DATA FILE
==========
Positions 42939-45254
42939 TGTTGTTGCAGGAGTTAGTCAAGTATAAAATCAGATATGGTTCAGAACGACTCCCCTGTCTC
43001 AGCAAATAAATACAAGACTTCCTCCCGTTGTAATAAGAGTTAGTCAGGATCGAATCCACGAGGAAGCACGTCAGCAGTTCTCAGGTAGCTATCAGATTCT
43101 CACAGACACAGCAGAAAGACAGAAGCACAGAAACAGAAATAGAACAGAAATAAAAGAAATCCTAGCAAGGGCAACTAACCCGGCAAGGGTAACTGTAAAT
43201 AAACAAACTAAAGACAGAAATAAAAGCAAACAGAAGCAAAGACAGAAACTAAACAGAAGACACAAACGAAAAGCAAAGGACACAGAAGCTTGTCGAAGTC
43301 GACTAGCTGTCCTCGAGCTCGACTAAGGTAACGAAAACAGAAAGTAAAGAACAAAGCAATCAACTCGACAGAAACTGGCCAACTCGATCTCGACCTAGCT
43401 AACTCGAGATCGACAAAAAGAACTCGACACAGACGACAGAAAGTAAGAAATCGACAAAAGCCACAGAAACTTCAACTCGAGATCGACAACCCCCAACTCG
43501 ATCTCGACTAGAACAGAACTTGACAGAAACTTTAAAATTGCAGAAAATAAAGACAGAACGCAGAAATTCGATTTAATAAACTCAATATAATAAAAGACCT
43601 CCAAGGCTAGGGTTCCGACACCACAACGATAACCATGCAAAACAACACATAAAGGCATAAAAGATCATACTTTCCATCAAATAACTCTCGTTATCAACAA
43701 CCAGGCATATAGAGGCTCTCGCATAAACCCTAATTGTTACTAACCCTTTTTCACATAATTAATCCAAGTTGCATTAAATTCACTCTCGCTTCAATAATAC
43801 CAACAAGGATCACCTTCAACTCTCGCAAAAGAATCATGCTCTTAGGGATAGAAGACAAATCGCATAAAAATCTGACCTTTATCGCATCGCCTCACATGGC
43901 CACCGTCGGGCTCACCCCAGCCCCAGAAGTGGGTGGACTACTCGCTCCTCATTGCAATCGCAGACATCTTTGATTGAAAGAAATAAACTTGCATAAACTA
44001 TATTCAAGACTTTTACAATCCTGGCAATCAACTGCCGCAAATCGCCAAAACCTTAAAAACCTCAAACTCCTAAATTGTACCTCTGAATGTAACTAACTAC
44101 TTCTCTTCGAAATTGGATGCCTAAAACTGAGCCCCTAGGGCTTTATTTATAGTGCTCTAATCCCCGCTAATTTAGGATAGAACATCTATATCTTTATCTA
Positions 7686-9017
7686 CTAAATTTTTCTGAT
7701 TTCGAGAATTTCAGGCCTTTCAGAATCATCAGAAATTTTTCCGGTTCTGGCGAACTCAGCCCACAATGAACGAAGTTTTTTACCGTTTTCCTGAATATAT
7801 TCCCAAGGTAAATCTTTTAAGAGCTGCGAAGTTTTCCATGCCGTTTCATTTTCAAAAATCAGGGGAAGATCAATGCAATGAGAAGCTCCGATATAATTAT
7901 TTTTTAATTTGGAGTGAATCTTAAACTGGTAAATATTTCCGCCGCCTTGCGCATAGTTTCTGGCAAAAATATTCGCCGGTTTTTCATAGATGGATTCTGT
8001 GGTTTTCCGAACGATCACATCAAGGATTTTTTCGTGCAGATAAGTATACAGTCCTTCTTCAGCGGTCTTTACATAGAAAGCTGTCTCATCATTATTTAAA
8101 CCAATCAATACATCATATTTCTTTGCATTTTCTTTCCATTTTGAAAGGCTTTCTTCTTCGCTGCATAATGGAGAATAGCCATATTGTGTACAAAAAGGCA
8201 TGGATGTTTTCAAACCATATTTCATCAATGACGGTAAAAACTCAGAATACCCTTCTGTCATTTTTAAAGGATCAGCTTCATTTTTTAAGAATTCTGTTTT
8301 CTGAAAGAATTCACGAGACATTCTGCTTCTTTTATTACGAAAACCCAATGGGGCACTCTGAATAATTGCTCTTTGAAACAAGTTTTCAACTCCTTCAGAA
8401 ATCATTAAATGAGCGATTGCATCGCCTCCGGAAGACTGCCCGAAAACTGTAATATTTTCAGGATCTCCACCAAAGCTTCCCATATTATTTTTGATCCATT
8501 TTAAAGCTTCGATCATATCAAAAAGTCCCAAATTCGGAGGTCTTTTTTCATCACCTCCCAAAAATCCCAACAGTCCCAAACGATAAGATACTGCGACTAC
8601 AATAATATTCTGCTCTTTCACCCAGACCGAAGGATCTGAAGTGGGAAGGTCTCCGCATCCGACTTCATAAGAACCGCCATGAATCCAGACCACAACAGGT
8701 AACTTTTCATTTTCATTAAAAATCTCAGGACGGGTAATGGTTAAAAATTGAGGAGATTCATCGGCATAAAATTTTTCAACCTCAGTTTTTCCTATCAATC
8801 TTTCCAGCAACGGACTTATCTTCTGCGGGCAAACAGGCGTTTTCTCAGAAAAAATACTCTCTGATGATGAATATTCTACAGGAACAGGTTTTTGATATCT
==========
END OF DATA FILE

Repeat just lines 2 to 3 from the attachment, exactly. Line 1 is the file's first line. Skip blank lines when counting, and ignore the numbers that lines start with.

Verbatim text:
42939 TGTTGTTGCAGGAGTTAGTCAAGTATAAAATCAGATATGGTTCAGAACGACTCCCCTGTCTC
43001 AGCAAATAAATACAAGACTTCCTCCCGTTGTAATAAGAGTTAGTCAGGATCGAATCCACGAGGAAGCACGTCAGCAGTTCTCAGGTAGCTATCAGATTCT